EED/435
June 9, 2014
Paul Coleman
Display & Performance Opportunities
Techniques:
1) In the form of a play (speaking parts)
2) In the form of individual parts such as historical figures
3) In the form of a musical skit (preformed to music)
4) Pantomime (no speaking only acting)

Performance Opportunities:
1) School classroom performed for other individual classes
2) School auditorium performed for large groups/parents/student body
3) Local community play house performed for the community
4) Local collage theater house
5) Outside venue such as a park or amphitheater

Integration Examples
1) Drama with Language Arts- Have the students research their favorite plays and then write a new one following traditional methods.

2) Drama with History- Have the students act out a famous event, such as the signing of the Declaration of Independence.
Online & Community Resources
Childsplay Theatre- This theatre features familiar plays for children such as Beauty and the Beast and Alice in Wonderland. This would be a great place to bring children to see a play.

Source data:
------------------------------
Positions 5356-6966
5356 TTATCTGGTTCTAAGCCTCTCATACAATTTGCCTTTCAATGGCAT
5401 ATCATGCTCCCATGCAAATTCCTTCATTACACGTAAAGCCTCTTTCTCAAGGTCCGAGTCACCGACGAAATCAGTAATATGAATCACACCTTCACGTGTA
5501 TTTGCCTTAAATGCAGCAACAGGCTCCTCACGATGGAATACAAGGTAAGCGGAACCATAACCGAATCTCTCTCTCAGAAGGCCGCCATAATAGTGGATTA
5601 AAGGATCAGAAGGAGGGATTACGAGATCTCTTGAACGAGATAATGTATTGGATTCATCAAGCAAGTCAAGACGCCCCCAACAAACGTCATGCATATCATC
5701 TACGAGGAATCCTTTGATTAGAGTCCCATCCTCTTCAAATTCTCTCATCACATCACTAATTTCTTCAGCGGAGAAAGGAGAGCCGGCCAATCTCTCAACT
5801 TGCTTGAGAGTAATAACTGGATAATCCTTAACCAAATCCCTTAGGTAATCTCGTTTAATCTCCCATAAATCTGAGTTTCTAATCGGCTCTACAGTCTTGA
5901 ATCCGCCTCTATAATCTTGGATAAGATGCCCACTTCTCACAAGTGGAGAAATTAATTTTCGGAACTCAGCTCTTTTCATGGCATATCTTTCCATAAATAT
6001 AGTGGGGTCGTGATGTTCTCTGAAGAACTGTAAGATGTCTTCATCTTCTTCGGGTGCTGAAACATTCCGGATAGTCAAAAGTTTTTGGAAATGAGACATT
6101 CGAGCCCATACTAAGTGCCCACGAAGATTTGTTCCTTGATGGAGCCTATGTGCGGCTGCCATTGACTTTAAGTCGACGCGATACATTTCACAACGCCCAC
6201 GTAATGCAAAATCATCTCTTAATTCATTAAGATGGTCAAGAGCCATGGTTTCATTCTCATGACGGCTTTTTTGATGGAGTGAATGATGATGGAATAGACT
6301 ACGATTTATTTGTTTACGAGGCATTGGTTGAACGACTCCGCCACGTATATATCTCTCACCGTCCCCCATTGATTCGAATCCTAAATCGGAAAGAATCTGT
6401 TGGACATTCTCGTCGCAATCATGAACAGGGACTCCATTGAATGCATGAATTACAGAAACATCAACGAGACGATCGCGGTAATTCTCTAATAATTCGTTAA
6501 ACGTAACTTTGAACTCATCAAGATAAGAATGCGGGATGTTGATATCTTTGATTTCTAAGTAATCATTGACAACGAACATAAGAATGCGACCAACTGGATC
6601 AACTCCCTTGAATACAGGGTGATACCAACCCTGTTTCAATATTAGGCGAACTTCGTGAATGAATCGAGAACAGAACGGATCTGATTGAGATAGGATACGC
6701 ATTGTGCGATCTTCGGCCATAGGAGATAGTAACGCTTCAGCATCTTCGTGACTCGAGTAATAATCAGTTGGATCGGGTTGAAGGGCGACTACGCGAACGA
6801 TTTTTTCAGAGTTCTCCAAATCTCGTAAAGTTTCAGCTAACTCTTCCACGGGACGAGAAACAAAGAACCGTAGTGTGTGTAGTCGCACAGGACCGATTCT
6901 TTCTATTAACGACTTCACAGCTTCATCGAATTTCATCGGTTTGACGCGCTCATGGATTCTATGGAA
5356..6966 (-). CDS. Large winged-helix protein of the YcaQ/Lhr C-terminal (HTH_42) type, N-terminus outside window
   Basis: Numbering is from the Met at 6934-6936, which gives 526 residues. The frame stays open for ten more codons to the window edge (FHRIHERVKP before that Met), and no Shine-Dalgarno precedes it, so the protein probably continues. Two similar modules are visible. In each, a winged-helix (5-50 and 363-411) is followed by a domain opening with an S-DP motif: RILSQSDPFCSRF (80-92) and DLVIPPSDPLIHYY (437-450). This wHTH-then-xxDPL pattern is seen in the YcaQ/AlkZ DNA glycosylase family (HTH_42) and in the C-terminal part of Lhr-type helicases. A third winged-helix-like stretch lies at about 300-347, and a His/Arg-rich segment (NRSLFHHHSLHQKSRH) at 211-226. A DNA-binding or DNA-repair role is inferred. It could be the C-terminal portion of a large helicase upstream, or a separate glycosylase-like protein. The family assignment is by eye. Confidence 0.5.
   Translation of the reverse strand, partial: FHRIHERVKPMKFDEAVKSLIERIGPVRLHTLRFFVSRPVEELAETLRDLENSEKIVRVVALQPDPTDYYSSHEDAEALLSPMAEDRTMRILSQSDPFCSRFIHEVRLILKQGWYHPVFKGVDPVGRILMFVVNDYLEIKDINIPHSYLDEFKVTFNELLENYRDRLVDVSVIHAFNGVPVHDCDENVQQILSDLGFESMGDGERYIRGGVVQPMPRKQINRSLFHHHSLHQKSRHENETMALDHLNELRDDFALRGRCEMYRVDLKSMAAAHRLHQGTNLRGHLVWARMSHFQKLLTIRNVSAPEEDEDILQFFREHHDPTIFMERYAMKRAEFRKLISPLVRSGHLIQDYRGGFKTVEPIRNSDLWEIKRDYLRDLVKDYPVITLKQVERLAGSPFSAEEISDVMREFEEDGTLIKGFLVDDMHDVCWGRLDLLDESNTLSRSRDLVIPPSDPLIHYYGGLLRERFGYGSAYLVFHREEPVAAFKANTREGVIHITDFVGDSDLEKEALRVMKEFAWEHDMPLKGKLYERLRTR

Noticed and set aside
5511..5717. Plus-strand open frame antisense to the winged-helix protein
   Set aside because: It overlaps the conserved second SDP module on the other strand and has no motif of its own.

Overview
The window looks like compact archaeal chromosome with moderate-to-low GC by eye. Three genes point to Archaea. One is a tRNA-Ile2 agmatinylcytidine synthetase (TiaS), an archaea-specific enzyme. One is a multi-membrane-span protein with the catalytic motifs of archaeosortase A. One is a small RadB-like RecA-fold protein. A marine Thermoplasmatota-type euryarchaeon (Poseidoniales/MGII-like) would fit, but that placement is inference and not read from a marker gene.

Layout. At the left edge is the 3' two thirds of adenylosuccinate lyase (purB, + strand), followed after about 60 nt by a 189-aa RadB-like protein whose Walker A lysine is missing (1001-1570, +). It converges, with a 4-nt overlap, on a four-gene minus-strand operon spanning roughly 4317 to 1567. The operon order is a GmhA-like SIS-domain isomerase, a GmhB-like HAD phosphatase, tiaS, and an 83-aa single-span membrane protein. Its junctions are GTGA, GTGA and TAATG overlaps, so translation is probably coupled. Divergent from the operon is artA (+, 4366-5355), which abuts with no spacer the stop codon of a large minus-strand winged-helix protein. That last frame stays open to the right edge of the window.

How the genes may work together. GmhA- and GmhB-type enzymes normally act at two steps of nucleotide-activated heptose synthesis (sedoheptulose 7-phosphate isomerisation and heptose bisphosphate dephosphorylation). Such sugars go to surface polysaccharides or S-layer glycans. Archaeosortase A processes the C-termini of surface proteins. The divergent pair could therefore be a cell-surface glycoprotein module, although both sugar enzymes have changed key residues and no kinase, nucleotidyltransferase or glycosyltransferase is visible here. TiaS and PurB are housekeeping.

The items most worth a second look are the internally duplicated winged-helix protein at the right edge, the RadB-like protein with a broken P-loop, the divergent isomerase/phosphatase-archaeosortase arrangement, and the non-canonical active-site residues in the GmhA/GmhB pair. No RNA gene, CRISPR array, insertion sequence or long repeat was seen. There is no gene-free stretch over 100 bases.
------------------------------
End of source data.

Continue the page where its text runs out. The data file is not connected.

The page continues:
This website has resources for creating plays with children. The site has several different scripts and ideas for children to create their own play in the classroom.
http://dramaresource.com/resources/features/420-plays-for-children
This site has a lot of ideas for teaching drama in the classroom.
http://www.proteacher.com/080010.shtml


Classroom Management
1) Have clear behavioral guidelines set in place for practices and performances.

2) Have clear consequences in place, and be prepared to swiftly carry them out with minimal classroom disruption.

3) To minimize arguments over which music the class will do their dance to, provide a short list of music for the students to choose from.

4) Have safety checks on all costumes for the dance. Make sure no loose material will hamper movement.


Display & Performance Opportunities
Assessment Ideas
Integration Examples
1) Dance with History- Students can research one of the dances of the Native Americans and find someone from the local tribe to teach it to them.

2) Movement with Language Arts- Have the students jump, spin and clap to the parts of a sentence.
Online & Community Resources
This website has a many ideas for music and movement lessons.
http://www.earlylearningactivities.com/PDF/musicmovement.pdf
This website explains the importance of movement education and also has curriculum for various ages.
http://www.highscope.org/Content.asp?ContentId=333
This website has lesson plans for dance.
http://artswork.asu.edu/teachers/lesson_plans/dance/